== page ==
Fri, 7 Feb 2003 15:38:00 +1000
I guess commandeering satellites is feasible, but only if there were a
crisis of communications sufficient to demand so much more than the DoD
The Internet may >not< be as resilient as we think, were a hub to be siezed.
I remember research last year raising the concern that there is too great a
concentration of major nodes in too few hands ...posted to Link last year,
but can't find it now.
EMR - I'm inclined to discount or minimise this as a threat. To create a
damaging pulse on a large scale requires LOTS of energy.
Let's think about knocking out comms in 10,000 sq km (100km x 100km, I know
a circle is better but I want to do this quickly!). That's 10e13 sq cm. I
think. Next, put the source of the burst at 100km altitude (both to avoid
direct civilian damage, and to maximise the footprint). One unit of energy
at 100,000m becomes 1/10e9 at 1m (inverse square law). And 1/10e9 % 10e13 is
... you get the picture.
So you need a really big pulse to genereate enough energy to damage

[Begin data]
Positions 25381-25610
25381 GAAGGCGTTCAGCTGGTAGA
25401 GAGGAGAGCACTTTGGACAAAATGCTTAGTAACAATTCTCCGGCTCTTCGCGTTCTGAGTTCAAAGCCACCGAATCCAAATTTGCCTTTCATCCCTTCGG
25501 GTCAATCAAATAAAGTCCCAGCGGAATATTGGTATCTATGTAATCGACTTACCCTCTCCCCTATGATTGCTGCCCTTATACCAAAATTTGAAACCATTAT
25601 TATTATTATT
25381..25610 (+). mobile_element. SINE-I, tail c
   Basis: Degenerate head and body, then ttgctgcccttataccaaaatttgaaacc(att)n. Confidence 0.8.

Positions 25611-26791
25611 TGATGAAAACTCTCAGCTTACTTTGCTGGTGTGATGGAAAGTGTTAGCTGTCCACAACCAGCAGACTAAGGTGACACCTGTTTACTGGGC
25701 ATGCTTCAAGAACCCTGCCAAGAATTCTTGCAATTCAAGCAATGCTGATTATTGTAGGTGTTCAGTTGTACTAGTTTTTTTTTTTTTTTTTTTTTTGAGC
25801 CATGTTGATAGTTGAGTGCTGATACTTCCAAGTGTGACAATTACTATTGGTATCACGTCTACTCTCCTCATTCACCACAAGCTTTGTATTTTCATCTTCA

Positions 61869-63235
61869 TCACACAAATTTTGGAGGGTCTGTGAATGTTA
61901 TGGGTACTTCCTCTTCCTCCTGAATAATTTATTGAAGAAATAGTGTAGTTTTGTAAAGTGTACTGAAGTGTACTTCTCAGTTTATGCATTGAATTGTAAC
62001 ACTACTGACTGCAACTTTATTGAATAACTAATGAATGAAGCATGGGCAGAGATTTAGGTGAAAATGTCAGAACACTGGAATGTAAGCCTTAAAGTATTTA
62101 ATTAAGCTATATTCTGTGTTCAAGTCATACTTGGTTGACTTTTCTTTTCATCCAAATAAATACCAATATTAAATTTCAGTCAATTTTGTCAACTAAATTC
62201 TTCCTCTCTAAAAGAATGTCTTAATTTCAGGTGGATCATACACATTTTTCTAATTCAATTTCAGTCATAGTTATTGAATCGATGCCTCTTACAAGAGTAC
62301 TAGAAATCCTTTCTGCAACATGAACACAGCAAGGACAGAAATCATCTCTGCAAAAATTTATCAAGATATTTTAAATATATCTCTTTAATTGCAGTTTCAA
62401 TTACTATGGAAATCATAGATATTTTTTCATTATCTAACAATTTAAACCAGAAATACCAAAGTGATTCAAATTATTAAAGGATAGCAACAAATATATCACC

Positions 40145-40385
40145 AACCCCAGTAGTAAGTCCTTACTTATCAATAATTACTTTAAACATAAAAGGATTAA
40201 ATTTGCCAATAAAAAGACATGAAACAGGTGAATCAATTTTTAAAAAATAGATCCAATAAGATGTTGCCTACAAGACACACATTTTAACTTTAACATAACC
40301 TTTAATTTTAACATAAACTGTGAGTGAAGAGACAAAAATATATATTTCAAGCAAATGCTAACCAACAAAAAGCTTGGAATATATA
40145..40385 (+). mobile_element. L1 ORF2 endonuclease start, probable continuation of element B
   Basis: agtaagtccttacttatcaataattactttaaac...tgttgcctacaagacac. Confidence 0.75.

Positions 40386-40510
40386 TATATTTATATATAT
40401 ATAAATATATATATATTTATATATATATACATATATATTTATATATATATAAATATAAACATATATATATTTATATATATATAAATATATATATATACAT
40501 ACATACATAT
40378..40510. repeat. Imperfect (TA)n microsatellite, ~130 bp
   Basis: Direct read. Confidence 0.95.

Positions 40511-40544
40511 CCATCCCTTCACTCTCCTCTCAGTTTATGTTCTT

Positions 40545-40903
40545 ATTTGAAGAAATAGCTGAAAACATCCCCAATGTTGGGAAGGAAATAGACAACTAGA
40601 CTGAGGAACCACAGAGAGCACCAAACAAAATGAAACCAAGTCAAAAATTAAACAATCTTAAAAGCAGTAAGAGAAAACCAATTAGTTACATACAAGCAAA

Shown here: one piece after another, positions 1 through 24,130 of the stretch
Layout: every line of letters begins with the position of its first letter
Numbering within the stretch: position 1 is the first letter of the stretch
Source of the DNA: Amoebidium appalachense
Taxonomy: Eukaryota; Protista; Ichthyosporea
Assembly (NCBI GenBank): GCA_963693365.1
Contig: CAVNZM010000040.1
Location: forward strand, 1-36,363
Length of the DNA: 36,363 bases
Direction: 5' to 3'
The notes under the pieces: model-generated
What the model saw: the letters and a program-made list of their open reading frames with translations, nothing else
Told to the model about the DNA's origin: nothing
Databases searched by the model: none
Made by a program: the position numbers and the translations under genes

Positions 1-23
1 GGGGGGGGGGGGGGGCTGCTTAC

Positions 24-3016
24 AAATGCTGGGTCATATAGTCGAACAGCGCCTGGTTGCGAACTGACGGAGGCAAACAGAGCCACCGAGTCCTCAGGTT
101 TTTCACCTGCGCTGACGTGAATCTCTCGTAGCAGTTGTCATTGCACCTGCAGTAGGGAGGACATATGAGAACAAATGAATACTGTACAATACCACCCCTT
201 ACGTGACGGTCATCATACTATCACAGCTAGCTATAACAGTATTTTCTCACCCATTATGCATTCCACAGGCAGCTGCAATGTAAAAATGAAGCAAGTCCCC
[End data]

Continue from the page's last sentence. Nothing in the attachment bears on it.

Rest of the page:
electronics at a distance (as distinct from temporary disruption).
OTOH, you can destroy stuff with EMR at close range with lots less trouble.
But only a few items at a time.
(Physicists or mathematicians or people who can count, correct my sums!)
> -----Original Message-----
> From: Howard Lowndes [mailto:firstname.lastname@example.org]
> Sent: Friday, 7 February 2003 11:47
> To: Mail List - LINK
> Subject: [LINK] Speculation
> Is it worth some speculation in this forum about a possible
> (ney probable)
> war with Iraq, and even more worrying a war with North Korea, and the
> effect on the Internet and on broader communications in general.
> Could the US commandeer communications satellites in order to control
> information flow. Could they commandeer major Internet hubs
> or is the
> Internet robust enough to work around such blocks.
> ...and don't even think about EMR :(
> Just flying a kite...
> LANNet Computing Associates - Your Linux people
> Flatter government, not fatter government - Get rid of the
> Australian states.
> There are 10 types of people in the world, those who
> understand binary,
> and those who don't.
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